Keep reading... Show less

The year in song reflected the state of the world around us. Here are the 70 songs that spoke to us this year.

70. The Horrors - "Machine"

On their fifth album V, the Horrors expand on the bright, psychedelic territory they explored with Luminous, anchoring the ten new tracks with retro synths and guitar fuzz freakouts. "Machine" is the delicious outlier and the most vitriolic cut on the record, with Faris Badwan belting out accusations to the song's subject, who may even be us. The concept of alienation is nothing new, but here the Brits incorporate a beautiful metaphor of an insect trapped in amber as an illustration of the human caught within modernity. Whether our trappings are technological, psychological, or something else entirely makes the statement all the more chilling. - Tristan Kneschke

Keep reading... Show less
Culture

Net Neutrality and the Music Ecosystem: Defending the Last Mile

Still from Whiplash (2014) (Photo by Daniel McFadden - © Courtesy of Sundance Institute) (IMDB)

"...when the history books get written about this era, they'll show that the music community recognized the potential impacts and were strong leaders." An interview with Kevin Erickson of Future of Music Coalition.

Last week, the musician Phil Elverum, a.k.a. Mount Eerie, celebrated the fact that his album A Crow Looked at Me had been ranked #3 on the New York Times' Best of 2017 list. You might expect that high praise from the prestigious newspaper would result in a significant spike in album sales. In a tweet, Elverum divulged that since making the list, he'd sold…six. Six copies.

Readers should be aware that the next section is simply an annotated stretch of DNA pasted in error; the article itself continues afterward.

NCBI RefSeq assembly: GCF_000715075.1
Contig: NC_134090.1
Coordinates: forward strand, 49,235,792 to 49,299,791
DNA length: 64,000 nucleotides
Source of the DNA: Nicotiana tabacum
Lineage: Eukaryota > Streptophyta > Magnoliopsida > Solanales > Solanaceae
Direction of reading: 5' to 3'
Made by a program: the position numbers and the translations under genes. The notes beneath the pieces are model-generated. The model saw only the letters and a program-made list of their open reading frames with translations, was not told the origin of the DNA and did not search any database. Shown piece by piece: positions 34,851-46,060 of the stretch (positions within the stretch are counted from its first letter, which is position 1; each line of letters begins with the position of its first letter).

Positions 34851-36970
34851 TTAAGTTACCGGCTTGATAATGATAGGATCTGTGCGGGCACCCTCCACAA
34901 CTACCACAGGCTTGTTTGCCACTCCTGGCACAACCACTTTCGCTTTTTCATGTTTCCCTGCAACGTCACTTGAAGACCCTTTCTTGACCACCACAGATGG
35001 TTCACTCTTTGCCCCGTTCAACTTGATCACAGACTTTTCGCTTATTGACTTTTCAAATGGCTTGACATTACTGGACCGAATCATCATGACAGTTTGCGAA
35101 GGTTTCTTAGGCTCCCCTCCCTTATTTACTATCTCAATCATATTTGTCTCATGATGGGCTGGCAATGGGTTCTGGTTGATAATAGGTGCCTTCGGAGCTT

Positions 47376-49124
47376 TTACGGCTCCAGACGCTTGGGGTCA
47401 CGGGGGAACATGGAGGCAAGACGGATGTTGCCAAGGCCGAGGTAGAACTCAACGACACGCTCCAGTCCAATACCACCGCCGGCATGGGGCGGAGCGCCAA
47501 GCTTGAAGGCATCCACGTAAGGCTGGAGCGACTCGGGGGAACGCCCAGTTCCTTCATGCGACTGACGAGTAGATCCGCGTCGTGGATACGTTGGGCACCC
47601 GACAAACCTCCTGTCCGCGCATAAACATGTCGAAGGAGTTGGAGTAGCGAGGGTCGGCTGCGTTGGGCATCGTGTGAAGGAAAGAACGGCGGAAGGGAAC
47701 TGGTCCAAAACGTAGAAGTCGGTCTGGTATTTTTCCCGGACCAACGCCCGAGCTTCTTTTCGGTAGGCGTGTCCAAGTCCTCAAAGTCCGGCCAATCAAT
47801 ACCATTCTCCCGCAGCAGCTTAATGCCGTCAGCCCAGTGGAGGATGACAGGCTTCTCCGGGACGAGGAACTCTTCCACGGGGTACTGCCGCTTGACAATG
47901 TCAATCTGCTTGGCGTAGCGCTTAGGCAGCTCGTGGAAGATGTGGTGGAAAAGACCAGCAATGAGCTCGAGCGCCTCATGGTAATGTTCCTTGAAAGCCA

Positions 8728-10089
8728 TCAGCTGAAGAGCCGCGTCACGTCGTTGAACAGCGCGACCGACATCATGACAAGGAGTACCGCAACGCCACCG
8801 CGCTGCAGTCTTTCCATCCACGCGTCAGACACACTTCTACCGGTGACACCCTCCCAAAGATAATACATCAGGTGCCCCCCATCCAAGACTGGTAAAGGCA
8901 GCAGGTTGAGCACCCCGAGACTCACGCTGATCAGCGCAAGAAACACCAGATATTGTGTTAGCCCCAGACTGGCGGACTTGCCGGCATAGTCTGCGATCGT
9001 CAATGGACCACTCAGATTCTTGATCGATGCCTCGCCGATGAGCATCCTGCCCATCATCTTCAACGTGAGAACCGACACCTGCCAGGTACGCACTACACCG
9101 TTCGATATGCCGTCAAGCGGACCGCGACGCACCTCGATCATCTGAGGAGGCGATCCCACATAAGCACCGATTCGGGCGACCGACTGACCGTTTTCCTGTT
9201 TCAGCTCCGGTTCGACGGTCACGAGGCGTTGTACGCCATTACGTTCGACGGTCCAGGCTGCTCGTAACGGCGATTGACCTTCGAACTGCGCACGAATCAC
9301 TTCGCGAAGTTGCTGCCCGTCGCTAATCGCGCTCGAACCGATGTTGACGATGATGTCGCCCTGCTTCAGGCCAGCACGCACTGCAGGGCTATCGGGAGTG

Keep reading... Show less

Forty years after its initial release, one of the defining albums of US punk rock finally gets the legacy treatment it deserves.

If you ever want to start a fistfight in a group of rock history know-it-alls, just pop this little question: "Was it the US or the UK who created punk rock?" Within five minutes, I guarantee there'll be chairs flying and dozens of bloodstained Guided By Voices T-shirts. One thing they'll all agree on is who gave punk rock its look. That person, ladies, and gentlemen is Richard Hell.

Keep reading... Show less

Tokyo Nights shines a light on the roots of vaporwave with a neon-lit collection of peak '80s dance music.

If Tokyo Nights sounds like a cheesy name for an album, it's only fitting. A collection of Japanese city pop from the daring vintage record collectors over at Cultures of Soul, this is an album coated in Pepto-Bismol pink, the peak of saccharine '80s dance music, a whole world of garish neon from which there is no respite.

Keep reading... Show less
Pop Ten
Mixed Media
PM Picks

© 1999-2017 Popmatters.com. All rights reserved.
Popmatters is wholly independently owned and operated.

rating-image